Gasser HotRod Forums banner
1 - 20 of 113 Posts

·
Registered
Joined
·
2,216 Posts
Discussion Starter · #1 ·
A couple weeks ago I responded to a thread about the UPS guy arriving and then Vall and I exchanged a couple messages. In my last message I said I'd document the process of the modifying the BBC headers to the Ford FE.

photo 1 The box from Speedway
photo 2 The headers unpacked
photo 3 The Ford FE flanges
photo 4 The flanges compared to the BBC port spacing, not that bad
photo 5 3' long piece of 2" OD exhaust tube

That's all the photos I can post on the this page
 

Attachments

·
Registered
Joined
·
2,216 Posts
Discussion Starter · #2 · (Edited)
BBC fenderwell headers for a Ford FE part 2

photo 6 Cutting the 3" stub
photo 7 The 3" stub will give me plenty of material to make the tubes match
photo 8 A 3/4" drive, 1 3/8" socket fits perfectly inside the 2" tube to keep it round while forming the rectangular hole to fit the FE flange.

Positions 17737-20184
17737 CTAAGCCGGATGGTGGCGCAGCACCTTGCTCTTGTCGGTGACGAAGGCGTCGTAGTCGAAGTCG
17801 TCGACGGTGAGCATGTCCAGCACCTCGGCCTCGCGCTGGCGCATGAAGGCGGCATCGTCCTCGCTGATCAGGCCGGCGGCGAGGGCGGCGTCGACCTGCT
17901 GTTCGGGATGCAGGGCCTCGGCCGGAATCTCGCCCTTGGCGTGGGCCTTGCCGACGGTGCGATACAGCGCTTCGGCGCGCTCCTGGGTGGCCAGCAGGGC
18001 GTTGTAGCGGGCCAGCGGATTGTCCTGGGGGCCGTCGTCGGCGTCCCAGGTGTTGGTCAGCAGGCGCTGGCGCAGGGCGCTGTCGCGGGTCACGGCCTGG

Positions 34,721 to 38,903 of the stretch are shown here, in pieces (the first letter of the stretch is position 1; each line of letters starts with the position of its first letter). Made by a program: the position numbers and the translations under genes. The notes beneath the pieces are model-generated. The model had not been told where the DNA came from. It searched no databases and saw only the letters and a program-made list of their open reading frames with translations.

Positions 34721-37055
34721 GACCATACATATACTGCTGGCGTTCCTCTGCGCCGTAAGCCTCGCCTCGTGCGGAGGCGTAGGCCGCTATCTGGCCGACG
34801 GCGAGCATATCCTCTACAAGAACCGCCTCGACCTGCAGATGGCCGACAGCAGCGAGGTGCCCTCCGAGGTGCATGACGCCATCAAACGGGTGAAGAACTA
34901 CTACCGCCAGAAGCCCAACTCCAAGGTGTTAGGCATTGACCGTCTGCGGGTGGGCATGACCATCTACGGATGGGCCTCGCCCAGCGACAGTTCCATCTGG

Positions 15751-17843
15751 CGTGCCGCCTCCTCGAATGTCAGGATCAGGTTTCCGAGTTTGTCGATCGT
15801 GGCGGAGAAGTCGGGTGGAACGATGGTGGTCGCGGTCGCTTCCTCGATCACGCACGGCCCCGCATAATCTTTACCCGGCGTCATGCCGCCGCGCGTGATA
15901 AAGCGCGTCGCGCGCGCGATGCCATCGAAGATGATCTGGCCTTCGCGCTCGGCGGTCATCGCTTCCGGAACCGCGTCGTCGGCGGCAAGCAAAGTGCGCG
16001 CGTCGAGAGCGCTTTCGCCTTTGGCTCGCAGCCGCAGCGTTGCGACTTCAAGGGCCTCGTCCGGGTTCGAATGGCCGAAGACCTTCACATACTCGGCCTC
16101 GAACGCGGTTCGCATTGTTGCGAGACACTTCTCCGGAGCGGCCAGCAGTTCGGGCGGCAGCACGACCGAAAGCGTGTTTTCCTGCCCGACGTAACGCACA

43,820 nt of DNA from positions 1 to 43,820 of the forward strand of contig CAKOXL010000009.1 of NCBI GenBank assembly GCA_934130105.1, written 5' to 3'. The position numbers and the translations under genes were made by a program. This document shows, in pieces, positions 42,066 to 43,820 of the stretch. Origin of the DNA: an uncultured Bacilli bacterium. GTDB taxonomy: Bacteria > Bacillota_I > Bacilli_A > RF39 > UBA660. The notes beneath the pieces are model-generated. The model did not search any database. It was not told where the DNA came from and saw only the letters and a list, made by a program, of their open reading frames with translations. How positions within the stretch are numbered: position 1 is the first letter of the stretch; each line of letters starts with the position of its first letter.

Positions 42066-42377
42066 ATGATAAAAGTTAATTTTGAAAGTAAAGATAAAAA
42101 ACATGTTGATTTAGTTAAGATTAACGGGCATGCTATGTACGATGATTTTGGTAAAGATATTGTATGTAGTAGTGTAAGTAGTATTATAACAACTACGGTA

photo 9 In the vice squeezing it together.
photo 10 Ready for first test fit
 

Attachments

·
Registered
Joined
·
2,216 Posts
Discussion Starter · #3 · (Edited)
BBC fenderwell headers for a Ford FE part 3

photo 11 After a little more work with the hammer
photo 12 Nice tight fit but the corners need a little work
photo 13 Stubs all set in with a nice tight radius on the corners after a little more work with the hammer and they're ready to be tig welded by my buddy
photo 14 Flange all welded
photo 15 Nice tig welds, these won't ever crack

Next step is to cut the flanges off the BBC headers and start matching everything up. I'll tack weld them with my mig and then have my buddy do the tig. More photos to come.
 

Attachments

·
Registered
Joined
·
7,464 Posts
Awesome job. Great pics. Both you and Vall are very talented.
 

·
Registered
Joined
·
6 Posts
Looks great! I'm having similar problems with making BBC fender well exit headers fit my 383chrysler. The ports are pretty different will take some time to get right
 

·
Administrator
Joined
·
13,524 Posts
Great looking welds! Will running the stubs straight out create any alignment issues? Wonder if they might have been angled to align with the BBC tubes, so butting them might be easier later?
I have one of those Ridgid tubing cutters I bought at a swap meet cheap. I love it for exhaust work!
 

·
Registered
Joined
·
2,216 Posts
Discussion Starter · #7 ·